QN Cabin, HO Scale Kit
This is an iconic C&O Structure!
HO Laser-cut kit for QN Cabin at Quinnimont, West Virginia
This was a unique structure. It was similar to others being built at about the same time in 14 or 15 locations, mostly along the Alleghany and New River Subdivision main line. However, the one at Quinnimont was different in several ways.
Quinnimont is located at milepost 378.7 on the New River Subdivision. It is 1.3 miles from the important passenger station at Prince, where the Piney Creek Subdivision enters the main line. The Laurel Creek Subdivision ran out of Quinnimont toward the north to service mines there and the yard here was as a terminal for both the Laurel Creek and Piney Creek lines. It was constructed in a wye configuration.
The QN Cabin structure combines a C&O frame station building of the 1892 standard design with a signal tower (“cabin” in C&O terminology); the latter simply superimposed on top of the former’s roof. This served to combine two structures into one with the features of an agent and a separate operator but in the same building. It also gave the operator an extended view of the railway’s operation because of its second-story construction.
The other station/cabin combined structures used the 1880s-era octagonal cabin design, whereas the Quinnimont structure used a rectangular style when it was built in 1895, at the very same time that the octangular style was being built at other locations. Ultimately, the rectangular design cabin was adopted as a standard to replace the octagonal one for the separate cabin structures, about 1900, we think. At any rate, the Quinnimont structure seems to be unique at the time of its construction and it remained so.
The board-and-batten building had a16x16-foot waiting room and another 16x16-foot freight room. The tower (cabin) was placed exactly between these, with the agent’s office below it. A bay window was intended for use below the tower at the agent’s office (it is on the original drawing) but it was not used when built, so the structure lacked a bay window. Windows on the lower floor were double hung with eight lights. Access to the cabin was by exterior stairs. The cabin portion of the structure had long rectangular single-light windows. It also had a skirt of shingle-style cut boards and a decorative comb at the roof peak.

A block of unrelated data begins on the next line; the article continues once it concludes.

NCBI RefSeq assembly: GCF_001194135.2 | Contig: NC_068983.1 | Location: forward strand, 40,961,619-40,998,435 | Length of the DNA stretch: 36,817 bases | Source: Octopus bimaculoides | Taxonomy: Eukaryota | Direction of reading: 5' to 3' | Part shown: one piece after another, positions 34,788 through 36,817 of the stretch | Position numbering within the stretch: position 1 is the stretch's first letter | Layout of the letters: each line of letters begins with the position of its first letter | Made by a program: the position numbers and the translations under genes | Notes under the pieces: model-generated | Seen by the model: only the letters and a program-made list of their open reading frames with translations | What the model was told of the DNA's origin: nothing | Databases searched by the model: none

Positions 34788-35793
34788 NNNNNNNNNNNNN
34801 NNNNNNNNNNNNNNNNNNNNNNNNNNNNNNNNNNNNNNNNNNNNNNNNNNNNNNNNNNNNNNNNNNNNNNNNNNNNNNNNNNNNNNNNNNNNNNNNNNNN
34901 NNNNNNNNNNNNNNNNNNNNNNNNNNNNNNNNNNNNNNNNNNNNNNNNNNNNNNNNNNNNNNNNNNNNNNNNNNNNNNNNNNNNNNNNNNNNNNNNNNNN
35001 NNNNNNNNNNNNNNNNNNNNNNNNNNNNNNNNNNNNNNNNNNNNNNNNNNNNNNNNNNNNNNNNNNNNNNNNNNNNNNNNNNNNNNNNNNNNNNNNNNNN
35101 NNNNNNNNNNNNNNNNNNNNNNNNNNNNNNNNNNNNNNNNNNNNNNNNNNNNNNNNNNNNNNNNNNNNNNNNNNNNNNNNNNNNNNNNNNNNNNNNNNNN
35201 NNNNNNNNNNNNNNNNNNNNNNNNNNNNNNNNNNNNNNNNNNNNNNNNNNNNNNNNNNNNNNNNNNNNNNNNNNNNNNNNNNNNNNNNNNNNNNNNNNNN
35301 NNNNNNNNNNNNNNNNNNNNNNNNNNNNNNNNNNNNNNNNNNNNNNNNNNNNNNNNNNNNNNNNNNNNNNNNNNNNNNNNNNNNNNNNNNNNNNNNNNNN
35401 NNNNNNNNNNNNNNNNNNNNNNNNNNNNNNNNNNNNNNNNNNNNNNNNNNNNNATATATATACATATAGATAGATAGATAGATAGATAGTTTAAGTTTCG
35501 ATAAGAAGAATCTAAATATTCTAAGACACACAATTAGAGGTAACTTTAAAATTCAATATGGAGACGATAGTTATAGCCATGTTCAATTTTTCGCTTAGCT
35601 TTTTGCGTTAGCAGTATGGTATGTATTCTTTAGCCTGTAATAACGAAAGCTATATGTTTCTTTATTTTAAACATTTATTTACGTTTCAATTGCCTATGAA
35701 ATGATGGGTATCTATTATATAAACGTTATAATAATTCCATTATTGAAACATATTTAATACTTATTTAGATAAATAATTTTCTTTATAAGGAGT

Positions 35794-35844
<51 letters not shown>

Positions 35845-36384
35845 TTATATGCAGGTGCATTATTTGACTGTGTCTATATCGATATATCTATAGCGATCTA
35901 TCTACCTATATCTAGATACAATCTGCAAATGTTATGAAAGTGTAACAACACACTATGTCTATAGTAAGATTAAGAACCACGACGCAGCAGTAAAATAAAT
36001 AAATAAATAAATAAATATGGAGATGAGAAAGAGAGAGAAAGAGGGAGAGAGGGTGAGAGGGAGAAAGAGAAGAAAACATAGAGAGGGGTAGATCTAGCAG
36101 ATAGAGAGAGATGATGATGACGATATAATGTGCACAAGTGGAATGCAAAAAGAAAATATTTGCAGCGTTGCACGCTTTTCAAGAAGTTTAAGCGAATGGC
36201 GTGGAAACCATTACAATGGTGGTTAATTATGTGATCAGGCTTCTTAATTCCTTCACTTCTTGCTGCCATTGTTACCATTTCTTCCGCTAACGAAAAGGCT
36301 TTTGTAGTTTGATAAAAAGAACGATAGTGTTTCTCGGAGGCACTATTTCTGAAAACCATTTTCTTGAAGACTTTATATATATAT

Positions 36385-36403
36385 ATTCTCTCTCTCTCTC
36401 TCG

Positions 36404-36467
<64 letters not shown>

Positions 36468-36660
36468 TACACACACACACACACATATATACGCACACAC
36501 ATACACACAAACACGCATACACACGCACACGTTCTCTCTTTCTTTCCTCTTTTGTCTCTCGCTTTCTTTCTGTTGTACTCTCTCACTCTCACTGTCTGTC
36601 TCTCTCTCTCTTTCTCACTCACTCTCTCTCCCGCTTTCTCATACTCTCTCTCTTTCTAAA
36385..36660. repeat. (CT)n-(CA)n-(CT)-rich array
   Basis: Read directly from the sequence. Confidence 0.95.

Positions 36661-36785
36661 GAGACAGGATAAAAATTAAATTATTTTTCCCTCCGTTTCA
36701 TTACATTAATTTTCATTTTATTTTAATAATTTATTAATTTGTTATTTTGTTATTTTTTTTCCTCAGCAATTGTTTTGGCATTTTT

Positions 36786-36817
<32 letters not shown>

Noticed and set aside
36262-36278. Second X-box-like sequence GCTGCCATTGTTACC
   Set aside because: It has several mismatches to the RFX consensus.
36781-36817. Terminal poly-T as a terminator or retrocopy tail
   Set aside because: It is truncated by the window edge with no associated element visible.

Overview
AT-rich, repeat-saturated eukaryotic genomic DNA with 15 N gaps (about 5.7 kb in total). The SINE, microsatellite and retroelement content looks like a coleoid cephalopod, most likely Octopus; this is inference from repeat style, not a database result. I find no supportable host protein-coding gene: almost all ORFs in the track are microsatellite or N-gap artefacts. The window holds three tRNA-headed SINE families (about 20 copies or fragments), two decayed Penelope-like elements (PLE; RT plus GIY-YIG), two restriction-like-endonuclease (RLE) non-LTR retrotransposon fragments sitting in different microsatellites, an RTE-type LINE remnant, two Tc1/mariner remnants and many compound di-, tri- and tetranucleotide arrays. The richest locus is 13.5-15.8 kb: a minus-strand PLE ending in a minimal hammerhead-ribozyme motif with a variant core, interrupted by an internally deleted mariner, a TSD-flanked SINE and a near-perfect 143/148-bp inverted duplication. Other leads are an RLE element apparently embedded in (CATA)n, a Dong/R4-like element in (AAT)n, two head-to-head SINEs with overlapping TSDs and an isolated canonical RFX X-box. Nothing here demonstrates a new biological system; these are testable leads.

The structure must have been in use for only a very short time because a separate passenger station and a freight station were built not long thereafter. It was at this time that the combined station/cabin seems to have been repurposed as a yard office for the growing traffic entering and exiting the yard from the mines both on the Laurel Creek and the Piney Creek branches. The structure continued in use as a yard office even after the operator was removed from the tower portion.
In fact, the structure continued in use until the mid-1970s and was finally demolished in 1981. It was the last station/cabin combined building left at the time it was retired. Because it existed into such modern times, the railfan and modeling community adopted it as an iconic C&O building. This was especially the case since all the other combined station/tower structures had been demolished by the mid-1960s.
Because of its longevity, the modeler of almost any era can use it prototypically.